How to unlock the hidden talent in SMEs

While larger and better-known firms can hoover up many talented candidates, their attitude to skills development can often be overly formulaic and structured. Smaller businesses, by contrast, have the opportunity to move fast and adapt in the way they get, grow and keep their people.

But it’s not all good news… On average, one-in-six employees intends to leave his or her job in the next 12 months, while half will be gone within three years. For those SMEs that fail to rise to the talent challenge, the exodus could be much greater and more damaging. Younger staff, in particular, will move on quickly if they can’t see where they are going in their careers.

Careers – it’s both the challenge to and the opportunity for unlocking the potential of talent. Recent research in the Harvard Business Review shows that it is meaningful development opportunities that largely underpin employee engagement. Credible engagement is never easy, because every employee has different needs. 10Eighty’s own research, however, shows that the prize on offer for a tailored approach is well worthwhile: employees who feel that at least “someone” at work is actively encouraging their development are twice as likely to feel engaged-and much more likely to stay put when that tempting job offer is made by another firm.

So, who should this “someone” be? The answer could (and should) be the line manager. The big challenge, however, is that many line managers themselves feel disconnected from the notion of career development. Too often, they see training and development of their team either as an inconvenient short-term loss of resource or an extra burden on an already tight budget. In addition, they feel under pressure from above to keep their team’s collective heads down to keep producing more with less.

This may feel like a good short-term survival strategy for line managers, but when this happens, staff retention can be reduced to nothing more than a temporary coincidence of interests with employees. Career conversations can then become rather uncomfortable, because they mean peering into an uncertain future, stoking (and possibly not meeting) employee expectations – and actually hastening the departure of key staff.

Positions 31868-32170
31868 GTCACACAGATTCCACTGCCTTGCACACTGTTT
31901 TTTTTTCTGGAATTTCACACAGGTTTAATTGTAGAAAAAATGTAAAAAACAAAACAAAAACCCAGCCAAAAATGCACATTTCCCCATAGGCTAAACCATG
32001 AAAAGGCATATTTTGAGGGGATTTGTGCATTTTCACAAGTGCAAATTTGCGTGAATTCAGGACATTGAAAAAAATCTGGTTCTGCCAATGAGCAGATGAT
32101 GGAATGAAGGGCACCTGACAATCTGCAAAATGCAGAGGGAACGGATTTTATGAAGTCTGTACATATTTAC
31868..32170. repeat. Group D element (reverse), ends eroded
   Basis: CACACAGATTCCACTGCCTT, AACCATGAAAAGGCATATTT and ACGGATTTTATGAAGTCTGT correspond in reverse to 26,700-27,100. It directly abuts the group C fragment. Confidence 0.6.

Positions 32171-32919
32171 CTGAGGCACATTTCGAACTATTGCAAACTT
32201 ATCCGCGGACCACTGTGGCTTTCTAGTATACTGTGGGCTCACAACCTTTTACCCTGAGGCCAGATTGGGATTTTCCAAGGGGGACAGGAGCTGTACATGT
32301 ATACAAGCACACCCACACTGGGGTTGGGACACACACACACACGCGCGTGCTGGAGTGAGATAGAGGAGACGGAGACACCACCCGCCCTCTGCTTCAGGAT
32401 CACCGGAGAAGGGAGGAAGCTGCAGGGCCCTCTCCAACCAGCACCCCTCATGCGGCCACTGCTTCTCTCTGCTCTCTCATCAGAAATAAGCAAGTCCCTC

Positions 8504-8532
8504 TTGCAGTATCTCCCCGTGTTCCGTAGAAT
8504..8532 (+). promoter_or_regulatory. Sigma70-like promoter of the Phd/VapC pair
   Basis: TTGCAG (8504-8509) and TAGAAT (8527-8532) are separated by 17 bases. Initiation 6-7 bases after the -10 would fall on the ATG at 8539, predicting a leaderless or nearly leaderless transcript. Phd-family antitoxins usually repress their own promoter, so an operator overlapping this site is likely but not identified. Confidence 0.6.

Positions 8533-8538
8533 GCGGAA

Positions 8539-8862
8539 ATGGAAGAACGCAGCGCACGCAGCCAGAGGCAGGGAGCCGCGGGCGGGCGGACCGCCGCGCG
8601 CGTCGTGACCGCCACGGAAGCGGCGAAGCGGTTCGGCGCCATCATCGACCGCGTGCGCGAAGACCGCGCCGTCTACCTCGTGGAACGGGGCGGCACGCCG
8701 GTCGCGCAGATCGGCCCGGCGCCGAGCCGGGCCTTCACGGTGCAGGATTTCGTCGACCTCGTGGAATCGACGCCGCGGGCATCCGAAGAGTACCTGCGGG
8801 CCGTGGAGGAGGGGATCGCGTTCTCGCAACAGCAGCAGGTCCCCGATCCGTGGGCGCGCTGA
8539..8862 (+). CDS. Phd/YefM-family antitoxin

A more positive way to look at career development is seeing it as a central to the growth of key skills for the business, with the line manager enabling the employee to take responsibility for his or her own career development. To bring out the best in your talent, you need to invest some time finding out about them, then learning to collaborate with them in mapping out a career path. Look at him or her as a person rather than as a role to be filled – how they approach and work through a task will tell you far more about their talents than their job description ever could.

One of the many advantages an SME possesses is the ability to create an instinctive approach to managing talent in this way. They can attract candidates motivated by higher risks in order to gain experience quickly, give more opportunities to learn, with less red tape getting in the way of their great ideas. Talent rarely goes unnoticed when it contributes directly to growth and success. In an SME, employees can be less a cog in the machine and more its engine.

To identify, support and develop talent doesn’t need to be a formal or expensive process – far from it. Rather, developing and recognising talent is a learnable and affordable skill for managers. This isn’t easy to achieve in the modern workplace, but it is possible. Many organisations are as lean as they possibly can be so any method of career development needs to be highly cost-effective, with attention increasingly shifting towards online tools. Technology holds the key to this new career bargain between employee and employer on is based around career development – a bargain that could stick.

A bargain by definition places obligations on both sides: employees who want to be relevant to an organisation, have an obligation to themselves to understand their own values, motivators and talents better in order to put together a coherent career plan. Those that do plan, the evidence shows, are much more likely to achieve their goals. And their line managers are in turn more likely to listen, understand their coherent aspirations and provide jobs to challenge and stretch them.

Good people will always get good offers to leave your business, but when they do make sure that they are as engaged as they possibly can be. When that offer comes, they should be clear in their own minds that their current employer knows far more about their capabilities and promotion opportunities, in a way that a potential new employer could take years to understand. That alone should give them pause for serious thought before deciding to leave.

Linda Jackson is a founding director of 10Eighty, a pioneering consultancy focused on ROI and demonstrable improvements in organisational and people performance. CareerCENTRE™ is an online set of career management tools that help employees, line managers and organisations to understand career values, motivators and skills development needs.